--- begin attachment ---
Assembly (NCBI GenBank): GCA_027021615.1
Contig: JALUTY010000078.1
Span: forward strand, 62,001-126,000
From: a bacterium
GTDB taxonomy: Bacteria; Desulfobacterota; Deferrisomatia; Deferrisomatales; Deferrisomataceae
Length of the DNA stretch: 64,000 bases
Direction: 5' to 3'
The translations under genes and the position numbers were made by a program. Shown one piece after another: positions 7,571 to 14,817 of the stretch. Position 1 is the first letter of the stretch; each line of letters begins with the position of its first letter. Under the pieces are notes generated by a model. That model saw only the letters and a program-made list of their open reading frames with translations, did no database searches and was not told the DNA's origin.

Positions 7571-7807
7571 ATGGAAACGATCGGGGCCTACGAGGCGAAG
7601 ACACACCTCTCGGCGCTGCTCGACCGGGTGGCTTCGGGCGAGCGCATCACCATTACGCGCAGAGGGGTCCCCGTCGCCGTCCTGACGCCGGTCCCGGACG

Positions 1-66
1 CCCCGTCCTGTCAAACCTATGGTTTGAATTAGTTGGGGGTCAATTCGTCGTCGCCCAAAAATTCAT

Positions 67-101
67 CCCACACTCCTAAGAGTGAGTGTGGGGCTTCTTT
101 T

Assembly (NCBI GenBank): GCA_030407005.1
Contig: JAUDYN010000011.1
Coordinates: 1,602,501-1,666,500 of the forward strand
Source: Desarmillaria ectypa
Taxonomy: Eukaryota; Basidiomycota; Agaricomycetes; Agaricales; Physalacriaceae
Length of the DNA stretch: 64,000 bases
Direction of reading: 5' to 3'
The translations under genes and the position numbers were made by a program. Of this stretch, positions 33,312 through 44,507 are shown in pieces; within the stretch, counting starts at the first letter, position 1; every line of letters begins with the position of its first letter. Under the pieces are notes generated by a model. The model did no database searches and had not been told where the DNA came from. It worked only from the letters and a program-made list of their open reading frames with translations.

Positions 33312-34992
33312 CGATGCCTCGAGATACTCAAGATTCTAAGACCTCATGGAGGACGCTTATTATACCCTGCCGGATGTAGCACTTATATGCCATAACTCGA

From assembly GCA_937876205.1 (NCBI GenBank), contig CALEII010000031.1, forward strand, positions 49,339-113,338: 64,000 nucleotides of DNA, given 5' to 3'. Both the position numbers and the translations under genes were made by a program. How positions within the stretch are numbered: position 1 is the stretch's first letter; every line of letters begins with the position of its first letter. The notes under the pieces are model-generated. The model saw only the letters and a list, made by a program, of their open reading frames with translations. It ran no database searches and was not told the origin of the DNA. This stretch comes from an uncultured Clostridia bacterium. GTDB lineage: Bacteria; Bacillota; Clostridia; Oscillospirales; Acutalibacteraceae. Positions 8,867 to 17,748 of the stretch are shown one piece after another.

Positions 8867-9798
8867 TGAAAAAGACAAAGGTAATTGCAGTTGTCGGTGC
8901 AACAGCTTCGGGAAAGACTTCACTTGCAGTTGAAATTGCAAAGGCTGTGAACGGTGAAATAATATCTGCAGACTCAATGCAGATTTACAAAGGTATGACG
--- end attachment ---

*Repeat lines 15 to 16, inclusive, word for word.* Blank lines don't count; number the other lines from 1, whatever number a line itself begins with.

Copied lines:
67 CCCACACTCCTAAGAGTGAGTGTGGGGCTTCTTT
101 T